Cost & Quality

Preventing Debt From Surprise Medical Bills

The cost of healthcare has become a hot topic in American politics in recent years, and with good reason. A recent Bankrate survey found that 22 percent of Americans are losing sleep over healthcare or insurance costs, up from 13 percent just one year ago.
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The cost of healthcare has become a hot topic in American politics in recent years, and with good reason. A recent Bankrate survey found that 22 percent of Americans are losing sleep over healthcare or insurance costs, up from 13 percent just one year ago.

One aspect, in particular, has even gained attention from both Congress and President Donald Trump within the past two months: surprise medical bills.

Congress has proposed bipartisan legislation that sets up consumer protections against surprise billing in certain situations. Trump also issued an executive order in June that calls for hospitals to be more upfront about prices for common tests and procedures, a measure that should go into effect later this year.

The cause of surprise billing

Unexpected medical bills, often outrageously expensive, can catch patients by surprise if they see a doctor who is not within their insurance network. It’s a common issue, with The Wall Street Journal reporting that an estimated 51 percent of ambulance rides, 22 percent of ER visits and nine percent of elective cases lead to surprise medical costs.

What often happens is that while the hospital or clinic might be considered in-network, a specific doctor might not be in-network (or vice versa). The legislation proposed by the Senate includes cost protections for situations such as these, plus scenarios where patients receive emergency care or follow-up care at an out-of-network facility due to travel restrictions.

While the new legislation and executive action may help patients and their families, surprise billing will persist in situations outside the purview of these new protections.

Preventing surprise healthcare bills

The best way to combat surprise billing is to prevent it whenever possible. Here are some tips on how to do so: 

  • Know insurance policy details: The first step is understanding the specific insurance policy. Check with the provider for a list of in-network hospitals, specialists and primary care physicians in the area. If it’s for an upcoming appointment, it’s worth calling the provider to double-check whether the facility and doctor are in-network and covered.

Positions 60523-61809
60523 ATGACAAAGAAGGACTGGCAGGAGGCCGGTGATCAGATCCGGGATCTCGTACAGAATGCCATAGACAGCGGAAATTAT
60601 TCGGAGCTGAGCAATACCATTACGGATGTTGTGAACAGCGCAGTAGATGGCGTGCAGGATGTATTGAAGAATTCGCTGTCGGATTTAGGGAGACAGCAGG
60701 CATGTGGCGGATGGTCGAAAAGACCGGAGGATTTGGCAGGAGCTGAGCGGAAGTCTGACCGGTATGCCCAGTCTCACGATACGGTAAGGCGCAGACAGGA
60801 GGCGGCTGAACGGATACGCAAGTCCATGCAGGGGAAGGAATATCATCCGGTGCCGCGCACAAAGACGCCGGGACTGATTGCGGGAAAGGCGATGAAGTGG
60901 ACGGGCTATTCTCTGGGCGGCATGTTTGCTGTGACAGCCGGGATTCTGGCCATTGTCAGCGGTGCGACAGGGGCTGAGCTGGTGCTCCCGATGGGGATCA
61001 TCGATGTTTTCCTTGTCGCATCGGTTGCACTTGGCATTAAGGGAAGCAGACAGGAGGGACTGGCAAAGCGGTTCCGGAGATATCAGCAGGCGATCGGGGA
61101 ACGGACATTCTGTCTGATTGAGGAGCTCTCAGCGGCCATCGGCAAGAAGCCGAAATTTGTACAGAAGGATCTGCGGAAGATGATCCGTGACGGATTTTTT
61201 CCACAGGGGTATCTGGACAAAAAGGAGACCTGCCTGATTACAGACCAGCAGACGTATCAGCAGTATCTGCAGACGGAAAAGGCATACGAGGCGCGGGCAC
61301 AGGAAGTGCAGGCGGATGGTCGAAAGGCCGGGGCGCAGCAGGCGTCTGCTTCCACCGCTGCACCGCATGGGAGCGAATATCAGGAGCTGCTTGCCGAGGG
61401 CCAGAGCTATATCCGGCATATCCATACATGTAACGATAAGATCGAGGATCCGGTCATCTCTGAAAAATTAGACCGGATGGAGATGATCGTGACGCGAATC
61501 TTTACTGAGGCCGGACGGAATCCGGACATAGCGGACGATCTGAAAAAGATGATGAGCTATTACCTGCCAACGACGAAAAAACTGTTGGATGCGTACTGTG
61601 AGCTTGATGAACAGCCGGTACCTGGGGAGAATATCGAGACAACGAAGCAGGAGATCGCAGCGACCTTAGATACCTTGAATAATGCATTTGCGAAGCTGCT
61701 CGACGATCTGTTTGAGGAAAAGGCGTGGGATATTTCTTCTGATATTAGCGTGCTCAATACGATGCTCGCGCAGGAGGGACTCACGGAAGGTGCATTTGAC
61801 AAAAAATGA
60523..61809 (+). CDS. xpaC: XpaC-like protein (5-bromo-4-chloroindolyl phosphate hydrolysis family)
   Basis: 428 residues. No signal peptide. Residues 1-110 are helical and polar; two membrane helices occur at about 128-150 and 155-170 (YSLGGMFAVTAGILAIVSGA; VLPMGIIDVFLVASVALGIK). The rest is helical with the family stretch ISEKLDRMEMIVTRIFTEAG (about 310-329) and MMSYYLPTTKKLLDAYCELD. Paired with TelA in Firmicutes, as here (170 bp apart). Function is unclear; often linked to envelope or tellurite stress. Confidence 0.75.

• Ask about costs upfront: Whether it’s visiting a new primary care physician or seeing a specialist, patients should call ahead about out-of-pocket costs. For planned visits, ask about the billing codes for the tests or procedures to confirm that the insurer will cover them. While many standard preventative procedures like a basic cardiac stress test or mammogram are covered by insurance policies, more advanced screenings such as a 3D mammogram may be billed under a different code that is not covered by all insurance plans.
  • Make an emergency plan: While it’s impossible to predict when emergencies will happen, it’s important to plan, including determining if specific emergency care providers are covered by insurance. That requires some research on the front-end, but it may save some stress and a lot of money in the long-run.
  • Understand patients’ rights: In addition to new federal protections, many states have additional regulations regarding “balance billing,” when patients are billed for out-of-network providers at an in-network facility. Knowing specific state protections can help fees to be waived or lowered.

While it’s promising that both Congress and Trump are making strides towards eliminating surprise medical bills and helping lower overall healthcare costs, sometimes surprise billing is unavoidable. These tips can help prevent these charges or combat excessive debt that can often result from unplanned medical expenses.

Originally published on Bankrate.com

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Madison Blancaflor is a Bankrate.com contributor. Bankrate is a leading publisher, aggregator, and distributor of personal finance content on the Internet.

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